Using Conservatories or Orangeries as a Home Extension
Timber conservatories remain the choice of material if budget constraints are removed. There is no doubt it is the most pleasing finish easily beating PVCu and aluminium, despite the much vaunted wood style finishes that the manufacturers of these products promote.
The choice is even more clear on older properties and especially older properties with period structures such as Georgian conservatories, Victorian conservatories or Edwardian conservatories.
The actual wood used for timber conservatories is usually cedar, hardwood (such as oak or mahogany) and even pine. The big issue with timber conservatories is maintenance. If wood is untreated then it does not have the durability of PVCu and Aluminium. However, unless you are building the conservatory yourself the timber will have been treated and such come with a guarantee.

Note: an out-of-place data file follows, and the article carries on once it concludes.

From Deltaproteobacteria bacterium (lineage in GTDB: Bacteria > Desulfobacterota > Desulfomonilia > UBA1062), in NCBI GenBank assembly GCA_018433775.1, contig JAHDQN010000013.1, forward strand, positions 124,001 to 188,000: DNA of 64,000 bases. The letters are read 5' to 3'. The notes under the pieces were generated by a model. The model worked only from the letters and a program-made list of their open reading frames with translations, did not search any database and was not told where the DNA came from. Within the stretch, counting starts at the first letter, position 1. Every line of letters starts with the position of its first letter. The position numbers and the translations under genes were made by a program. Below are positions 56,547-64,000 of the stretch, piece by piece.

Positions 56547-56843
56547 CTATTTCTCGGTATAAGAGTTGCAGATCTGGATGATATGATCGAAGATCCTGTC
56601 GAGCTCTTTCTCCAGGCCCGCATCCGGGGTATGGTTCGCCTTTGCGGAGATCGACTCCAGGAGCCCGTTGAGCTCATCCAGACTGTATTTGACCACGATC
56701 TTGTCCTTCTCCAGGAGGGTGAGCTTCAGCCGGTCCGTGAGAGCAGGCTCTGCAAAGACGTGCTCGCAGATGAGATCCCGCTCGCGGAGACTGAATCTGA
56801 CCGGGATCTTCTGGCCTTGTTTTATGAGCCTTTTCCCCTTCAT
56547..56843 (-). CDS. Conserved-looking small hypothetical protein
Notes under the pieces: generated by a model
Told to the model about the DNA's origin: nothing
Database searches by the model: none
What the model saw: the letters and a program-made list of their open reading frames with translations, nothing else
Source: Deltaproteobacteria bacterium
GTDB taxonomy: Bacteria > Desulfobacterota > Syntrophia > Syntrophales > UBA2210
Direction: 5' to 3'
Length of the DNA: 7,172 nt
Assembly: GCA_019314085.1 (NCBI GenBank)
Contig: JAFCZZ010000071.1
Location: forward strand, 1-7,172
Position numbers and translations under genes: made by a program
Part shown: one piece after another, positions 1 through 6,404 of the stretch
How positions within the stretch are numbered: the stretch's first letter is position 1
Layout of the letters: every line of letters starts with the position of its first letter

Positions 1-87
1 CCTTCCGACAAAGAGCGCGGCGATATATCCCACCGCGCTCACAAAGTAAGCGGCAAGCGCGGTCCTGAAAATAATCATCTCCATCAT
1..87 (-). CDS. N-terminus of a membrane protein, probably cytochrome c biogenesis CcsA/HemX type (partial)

Of the types mentioned here, they are their merits and downsides. The downside of pine for example is that it is soft in comparison and must be treated properly to prevent rot and damage. This is one area that just cannot compete on the same level as PVCu and aluminium.
Having said that there are still major advantages of timber conservatories like the inherent strength of wood. Also, wood is recyclable and from renewable sources. The number attribute of course though is the classic style and elegance that wood structures have. Wood is much easier to work and shape and so the class period styles can be easily achieved.
The downside of course is the cost. Timber conservatories are that much more expensive than PVCu and aluminium. In the end it is probably the budget that is the ultimate deciding factor when it comes to the choice of conservatory.